New amendment protocol to the Dutch-Swiss tax treaty
On 30 November 2020 several amendments to the double tax treaty between Switzerland and the Netherlands have entered into force and will be applicable as from 1 January 2021. The amendment protocol implements BEPS minimum standards and introduces changes to the treatment of pension income as well as clarifications to the treatment of investment institutions and investment funds.
On 12 June 2019 Switzerland and the Netherlands (the Contracting States) signed a protocol of amendment (the Protocol) to its treaty for the avoidance of double taxation (the DTT, the Treaty) with respect to taxes on income. In the Netherlands, the Protocol was approved by silent vote already in October 2019. The Swiss parliament approved it on 19 June 2020. The referendum deadline expired unused on 8 October 2020.
The Protocol and hence, the amendments to the DTT have entered into force on 30 November 2020 with effect as from 1 January 2021.
Abuse provisions and implementation of BEPS minimum standards
The Protocol implements the minimum standards required under the OECD BEPS convention. In this respect, the title and preamble of the DTT have been changed and newly contain the addendum “the prevention of tax evasion and avoidance”.
The newly introduced art. 22 para. 6 DTT aims to prevent unintended double non-taxation. If a deviating qualification or interpretation leads to a reduced or non-taxation in one contracting state based on the DTT, the other state shall not have to exclude such income from taxation. This incorporates the corresponding provision set forth in the OECD model tax convention.
In addition, an article 27a is added to the DTT introducing a new abuse clause which refers to the principle purpose of an arrangement or transaction. Accordingly, treaty benefits are not granted if one of the main purposes of a transaction or arrangement was obtaining the benefit that resulted directly or indirectly from that set-up. Exceptions apply if granting such benefit under the respective circumstances is in accordance with the object and purpose of the DTT. The principle purpose test applies to all provisions of the Treaty.
Pension schemes and pension income
The Protocol introduces a definition of the term “pension fund”. The definition is based on the domestic rules of the Contracting States and the function performed. Such specification was necessary, as pension funds can claim benefits under the Treaty. The pension schemes included will be outlined in the newly adapted art. II ad art. 3 para 1 j) of the Protocol to the Treaty.
In accordance with recent agreement approach of the Netherlands, the Protocol changes the taxation of pension income, annuities and social security payments. The current exclusive right to tax for the country of residence regarding periodic payments (under the conditions of art. 18 para. 2 DTT) is abolished. From 1 January 2021, the source state has a non-exclusive right (“may be taxed”) to tax periodic payments up to a maximum rate of 15% according to the new art. 18 para. 1 DTT.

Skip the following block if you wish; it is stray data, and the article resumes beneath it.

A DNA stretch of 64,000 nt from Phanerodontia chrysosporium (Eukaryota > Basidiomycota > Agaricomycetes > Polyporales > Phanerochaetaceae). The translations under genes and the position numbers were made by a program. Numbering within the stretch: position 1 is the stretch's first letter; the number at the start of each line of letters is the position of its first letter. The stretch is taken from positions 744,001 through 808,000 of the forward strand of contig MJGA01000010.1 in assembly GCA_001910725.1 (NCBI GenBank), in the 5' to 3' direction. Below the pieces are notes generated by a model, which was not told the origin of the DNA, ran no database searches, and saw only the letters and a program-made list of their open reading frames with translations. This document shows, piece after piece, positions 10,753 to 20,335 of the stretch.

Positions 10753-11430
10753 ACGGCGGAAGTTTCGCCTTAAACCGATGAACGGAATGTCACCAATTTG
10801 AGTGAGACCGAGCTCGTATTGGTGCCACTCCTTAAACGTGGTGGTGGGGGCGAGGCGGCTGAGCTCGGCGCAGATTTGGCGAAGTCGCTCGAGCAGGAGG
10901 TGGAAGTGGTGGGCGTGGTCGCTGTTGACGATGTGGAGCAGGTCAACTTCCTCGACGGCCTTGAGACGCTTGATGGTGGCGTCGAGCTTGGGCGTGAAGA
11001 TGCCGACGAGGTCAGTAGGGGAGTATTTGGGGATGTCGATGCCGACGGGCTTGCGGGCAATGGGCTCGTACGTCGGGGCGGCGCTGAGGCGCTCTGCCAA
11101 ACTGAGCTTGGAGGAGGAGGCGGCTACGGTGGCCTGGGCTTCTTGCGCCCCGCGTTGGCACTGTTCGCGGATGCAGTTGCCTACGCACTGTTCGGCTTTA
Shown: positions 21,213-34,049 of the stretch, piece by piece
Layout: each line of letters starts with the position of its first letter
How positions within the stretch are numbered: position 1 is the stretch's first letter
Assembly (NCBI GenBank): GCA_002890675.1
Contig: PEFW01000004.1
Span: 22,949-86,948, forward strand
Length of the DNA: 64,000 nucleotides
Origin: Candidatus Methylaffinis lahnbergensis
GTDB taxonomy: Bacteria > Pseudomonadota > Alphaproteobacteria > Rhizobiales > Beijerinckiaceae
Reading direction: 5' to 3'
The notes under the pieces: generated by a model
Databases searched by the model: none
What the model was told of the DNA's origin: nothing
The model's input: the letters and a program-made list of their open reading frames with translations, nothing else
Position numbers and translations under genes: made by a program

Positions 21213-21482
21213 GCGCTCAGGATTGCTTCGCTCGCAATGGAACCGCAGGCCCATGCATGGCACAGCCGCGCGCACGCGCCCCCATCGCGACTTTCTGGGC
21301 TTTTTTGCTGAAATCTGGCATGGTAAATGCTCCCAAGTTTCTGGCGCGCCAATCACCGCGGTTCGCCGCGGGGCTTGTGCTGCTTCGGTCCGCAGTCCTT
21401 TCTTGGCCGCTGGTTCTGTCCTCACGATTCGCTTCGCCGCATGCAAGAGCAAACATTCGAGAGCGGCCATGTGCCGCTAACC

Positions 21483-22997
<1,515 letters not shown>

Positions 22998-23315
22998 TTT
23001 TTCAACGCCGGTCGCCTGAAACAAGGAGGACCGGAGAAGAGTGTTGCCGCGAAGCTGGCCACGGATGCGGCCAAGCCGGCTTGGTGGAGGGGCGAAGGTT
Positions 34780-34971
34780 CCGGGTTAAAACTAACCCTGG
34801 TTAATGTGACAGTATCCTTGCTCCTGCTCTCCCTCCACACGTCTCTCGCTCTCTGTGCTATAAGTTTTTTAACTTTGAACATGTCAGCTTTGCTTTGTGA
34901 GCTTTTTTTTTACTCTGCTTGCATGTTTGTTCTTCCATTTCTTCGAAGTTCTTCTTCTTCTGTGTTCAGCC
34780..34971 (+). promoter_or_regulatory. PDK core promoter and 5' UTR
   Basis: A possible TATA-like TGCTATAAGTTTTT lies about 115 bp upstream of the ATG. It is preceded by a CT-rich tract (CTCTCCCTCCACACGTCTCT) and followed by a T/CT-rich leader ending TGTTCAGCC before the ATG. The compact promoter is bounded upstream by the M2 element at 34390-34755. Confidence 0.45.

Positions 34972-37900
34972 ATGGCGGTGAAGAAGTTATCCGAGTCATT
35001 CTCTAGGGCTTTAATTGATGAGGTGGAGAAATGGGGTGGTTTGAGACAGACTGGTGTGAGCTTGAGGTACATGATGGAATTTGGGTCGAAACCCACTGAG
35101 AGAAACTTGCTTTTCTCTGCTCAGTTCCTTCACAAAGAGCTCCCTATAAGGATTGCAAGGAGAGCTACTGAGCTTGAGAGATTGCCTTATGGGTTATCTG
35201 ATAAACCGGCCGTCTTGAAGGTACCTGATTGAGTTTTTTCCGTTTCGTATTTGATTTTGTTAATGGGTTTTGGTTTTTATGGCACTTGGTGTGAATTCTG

The Contracting States agree to grant a tax credit in the amount paid (the Netherlands) or, upon request, a relief from the taxable base of one third of the net amount of the received payment (Switzerland) in case pension income is taxed in the other contracting state in accordance with the new art. 22 para 3 and 5 c) DTT.
See here for more detailed information on the changes regarding the tax treatment of pension income.
Clarifications on tax treatment of investment funds
The Protocol replaces art. IX ad art. 10 para 3 of the Protocol to the Treaty. The new provision sets forth the treatment regarding the residency of investment funds. Most notably, Dutch VBI (vrijgestelde beleggingsinstelling), Swiss FCP, SICAV and KmGK do not qualify as residents of one or both contracting states.
The Contracting States may nevertheless apply their domestic law on such investment funds, in particular with regard to withholding taxes on distributions to beneficiaries resident in the other state. The taxation, however, shall not exceed 15% of the gross amount of the income so taxed.
Also, according to the renewed art. X ad art. 10 para. 3, a Dutch FBI (fiscale beleggingsinstelling), which is in principle subject to Dutch corporate income tax, but against a rate of 0% provided that certain requirements are met, may not make use of art. 10 para. 3 regarding the exemption for dividend withholding tax, since Switzerland regards the FBI as transparent.
Initiation of mutual agreement procedure
With effect as from 1 January 2021, taxpayers may choose where to request the initiation of a mutual agreement procedure (MAP) as in either their country of residence or in the other country, if they consider themselves subject to a double taxation not in line of the DTT. This provision is consistent with the latest OECD model tax convention. Until now, the request could only be addressed to the country of residence (see art. 25 DTT).
Livia GeissmannAssociate Tax adviser
Livia Geissmann, tax adviser, is an associate of the Zurich office. She focuses on Swiss and international taxation as well as succession planning for Swiss and foreign (ultra) high-net-worth private clients and family owned businesses.T: +41 43 434 67 28 M: +41 79 42 82 245 E: firstname.lastname@example.org